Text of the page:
I used to watch 24. A lot. And I learned many things that have helped me in parenting. This is what I have learned.
1. You need to be able to see many things going on all at once.
A fan of 24 knows the shot. The screen is divided into four frames. Upper left, Jack being all BA about it. Upper right, Kim being an idiot. Lower left, terrorist being naughty. Lower right, people typing on computers looking concerned. In the center, IT'S FIVE O'CLOCK!!!!
As a mom, you need to have this skill. For instance in my world it looks a little like this. Mind divided into four frames. Upper left, I'm in the kitchen cooking up some nom noms. Upper right, Kyle is on the computer. Looking at airplanes. Again. Lower left, Madeleine has grabbed a shoe and is walking towards her sister. Lower right, Juliette is happily shaking a rattle. IT'S ALMOST NAP TIME!!!!
The reason this skill is important will be evident soon.
2. Terrorists want to make things explode.
This peaceful scene melds into one and Madeleine is throwing the shoe at her sister's head. (Side note, Madeleine never does this to be mean unlike the terrorists of 24 who enjoy them some killing. Madeleine simply loves shoes. And wants to share. Hard) Juliette explodes in screeching, crying hysteria. Explodes!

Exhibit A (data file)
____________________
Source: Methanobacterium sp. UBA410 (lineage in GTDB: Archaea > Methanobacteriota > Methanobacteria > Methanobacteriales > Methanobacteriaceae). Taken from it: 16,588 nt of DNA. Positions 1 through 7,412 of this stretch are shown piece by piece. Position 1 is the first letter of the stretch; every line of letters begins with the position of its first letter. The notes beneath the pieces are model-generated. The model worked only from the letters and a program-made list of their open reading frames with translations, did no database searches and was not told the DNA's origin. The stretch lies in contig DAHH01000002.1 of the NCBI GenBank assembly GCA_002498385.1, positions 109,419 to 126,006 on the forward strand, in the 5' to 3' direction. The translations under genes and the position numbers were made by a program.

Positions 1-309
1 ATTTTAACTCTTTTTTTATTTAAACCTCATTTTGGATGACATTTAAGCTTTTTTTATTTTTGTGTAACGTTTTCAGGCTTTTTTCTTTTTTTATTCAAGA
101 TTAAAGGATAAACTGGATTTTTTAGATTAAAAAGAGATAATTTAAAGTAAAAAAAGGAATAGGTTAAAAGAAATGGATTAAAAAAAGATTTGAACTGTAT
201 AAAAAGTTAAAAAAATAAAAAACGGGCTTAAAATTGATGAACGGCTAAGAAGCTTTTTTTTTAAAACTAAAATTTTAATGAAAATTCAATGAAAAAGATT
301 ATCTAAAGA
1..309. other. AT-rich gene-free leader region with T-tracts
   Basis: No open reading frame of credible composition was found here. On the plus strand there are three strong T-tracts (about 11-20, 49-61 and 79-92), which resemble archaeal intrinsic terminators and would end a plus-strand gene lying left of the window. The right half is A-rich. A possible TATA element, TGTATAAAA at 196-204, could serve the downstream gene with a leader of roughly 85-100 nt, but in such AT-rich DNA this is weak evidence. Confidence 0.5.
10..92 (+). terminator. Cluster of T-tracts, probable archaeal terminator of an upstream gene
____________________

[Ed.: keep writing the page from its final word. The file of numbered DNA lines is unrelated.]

3. Terrorists do not want to be caught.
Madeleine hears the explosion and immediately runs away from the scene with a shocked look in her green eyes. The pursuit is on. It usually doesn't take to long as Kyle and I are full sized adults and she is a little toddler but she tries to run anyway. Just as no terrorist can hide from Jack Bauer, oh Madeleine cannot hide from us. Not even in her princess tent. We catch her. Because we saw the whole thing. (Now you get number one!)
4. WE DO NOT NEGOTIATE WITH TERRORISTS.
After catching a terrorist Jack Bauer usually breaks a few knee caps, snaps a few fingers, shoots someone in the leg. Ya know, standard stuff. We have much, much worse ways. We calmly look her in the eye and say "No Madeleine we do not throw things at our baby." And then we put her in time out. For two minutes. She may cry and say, "Peeze" in a voice that could melt your heart, but she still receives her time out. The whole two minutes of it.
5. Offer redemption.
In Jack Bauer's world it's something like, "Tell me what I want to know or I will cut out your pancreas. In our world it means that we pick up our darling little girl, give her a hug, wipe the tears from her eyes, look at her and say, "We do not throw things at our baby. Can you please go give your baby a kiss?"
And our sweet little girl toddles over to her sister, bends down lovingly, says "Baby!" and kisses her little head.
Jack Bauer may save the world every other day but I have learned to lovingly discipline a toddler. Point, me.